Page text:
To build or not ?

I am seriously considering buying the Petrel strip kit. Wood working is not my best suit. This is a beautiful kayak and I do not want to waste over a thousand dollars due to my inability to build it correctly. My question to you folks that have experience: Is the Petrel a boat that me, with limited skills, would be able be able to build, or is it better to start with a stitch and glue boat. I suppose my greatest fear is I am going to invest a lot of time end money and don‘t want my efforts to result in disappointment. Just looking for advise about how much actual expertise is required for any of the boats CLC offers. I will say that wood projects I have done in the past have turned out ok provided I take my time and double check everything.

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RE: To build or not ?

The answer to you question is within this book.  My suggestion is that you get a copy, digest it front to back, then decide if you think your skill is up to it.  I'll be they are.  Any large project like this needs a good knowledge base to develop skills from.  Knowledge is gotten from others, skills develop by doing and practice.  We all started in boats somewhere and Nick's book is where I started. Another, maybe more important, question you need to answer for yourself is are your kayaking skills up to handling a performance boat like the Petrel?  Best of luck to you. 

The Strip-Built Sea Kayak: Three Rugged, Beautiful Boats You Can Build (Paperback)

by Nick Schade (Author) 

RE: To build or not ?

I have worked construction all my life, and build custom furniture on commission.  I just finished the "Expedition Single" strip by using Nicks book.  It was sooo easy and made total sense all the way.  A beginner with desire will have no problems.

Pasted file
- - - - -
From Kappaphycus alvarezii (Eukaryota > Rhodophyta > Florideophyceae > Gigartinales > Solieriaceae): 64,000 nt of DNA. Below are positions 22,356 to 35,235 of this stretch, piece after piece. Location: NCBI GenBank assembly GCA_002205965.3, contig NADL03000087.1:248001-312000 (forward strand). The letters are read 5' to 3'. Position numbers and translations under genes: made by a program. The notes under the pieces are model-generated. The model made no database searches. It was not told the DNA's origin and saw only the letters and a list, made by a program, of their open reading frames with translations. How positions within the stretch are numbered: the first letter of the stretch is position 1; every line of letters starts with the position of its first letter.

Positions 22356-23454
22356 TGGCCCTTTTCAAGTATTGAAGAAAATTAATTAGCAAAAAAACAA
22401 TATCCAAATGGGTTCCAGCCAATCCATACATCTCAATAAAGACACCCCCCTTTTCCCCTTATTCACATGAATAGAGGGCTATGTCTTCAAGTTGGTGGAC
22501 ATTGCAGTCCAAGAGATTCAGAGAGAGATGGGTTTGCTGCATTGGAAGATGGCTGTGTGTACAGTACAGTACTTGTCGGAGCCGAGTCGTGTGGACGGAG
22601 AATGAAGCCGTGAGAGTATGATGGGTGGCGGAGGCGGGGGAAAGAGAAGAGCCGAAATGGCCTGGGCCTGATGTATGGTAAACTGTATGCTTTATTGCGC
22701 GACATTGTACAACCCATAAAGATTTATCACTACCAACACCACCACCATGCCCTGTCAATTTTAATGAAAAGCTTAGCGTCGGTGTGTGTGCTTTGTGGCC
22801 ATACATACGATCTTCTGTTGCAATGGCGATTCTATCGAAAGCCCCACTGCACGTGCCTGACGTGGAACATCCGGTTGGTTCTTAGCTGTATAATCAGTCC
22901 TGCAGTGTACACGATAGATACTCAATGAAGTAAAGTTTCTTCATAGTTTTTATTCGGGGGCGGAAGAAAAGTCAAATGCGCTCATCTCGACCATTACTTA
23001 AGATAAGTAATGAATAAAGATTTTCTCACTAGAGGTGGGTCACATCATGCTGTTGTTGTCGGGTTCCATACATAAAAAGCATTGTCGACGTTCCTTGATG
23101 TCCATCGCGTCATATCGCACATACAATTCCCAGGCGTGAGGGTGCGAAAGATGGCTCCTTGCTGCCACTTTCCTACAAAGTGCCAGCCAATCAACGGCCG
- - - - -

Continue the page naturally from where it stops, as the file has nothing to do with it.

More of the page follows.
S&G yaks scare the beegees out of me!  Making plywood conform to curves, bends, and shapes is against all structural logic.  So if a S&G seems easy to you, then a strip will be a piece of cake.

I agree the "Petral" is an awesome yak, to bad I am to big to paddle it

RE: To build or not ?

Thank you for your responses. I think the most important thing is that I have the confidence to proceed with the project. I have been kayaking for several years Jerry and wnated to let you know that. I am ready for the challange of a performance boat. This is a great forum. When I get started on building my Peteral I know I can count on this site for expert advice !

RE: To build or not ?

go with s&g first build ive done 2 and they both come out well and been pretty simple to put together i havent done a strip boat but many of the ones ive seen dont look that great ive only seen one that looked right

RE: To build or not ?

The Shearwater stich and glue has such smooth and sensuous lines it's hard to believe it's formed with plywood sheets.  It's also a lot faster and easier to build than a strip boat.

RE: To build or not ?

Thanks, I have been doing a lot of thinking about it and read Nick Schades The Strip-Built Sea Kayak. At some point I would like to build a strip boat but I beleive I will start with the Shearwater 17.What I am tring to decide now is if I should build it with the S & G for the entire boat or try my hand at a strip deck with the Hybird option. I am going to order my kit next month and will be working in my shop under my house which is not heated. I will need to wait for warmer weather before applying varnish, etc. How far can you proceed in the building process and keep the boat in waiting so to speak. I live in Arkansas and it is not unusula for us to have temps in the upper 70's near the end of February. I should have a window then.

RE: To build or not ?

Epoxy seems to be easiest to use at 70 dry degrees, but gets iffy below 60 and doesn't like high humidity.  You can trick it, though, by hanging incandescent light bulbs over it to heat the air while it's curing.  Be sure to measure your doses carefully (don't rely on those useless pumps that come with the kit) and mixing very thoroughly.  If you don't, you might spend an extra day or two, as I did, scraping off uncured epoxy.  Not a pleasant job!

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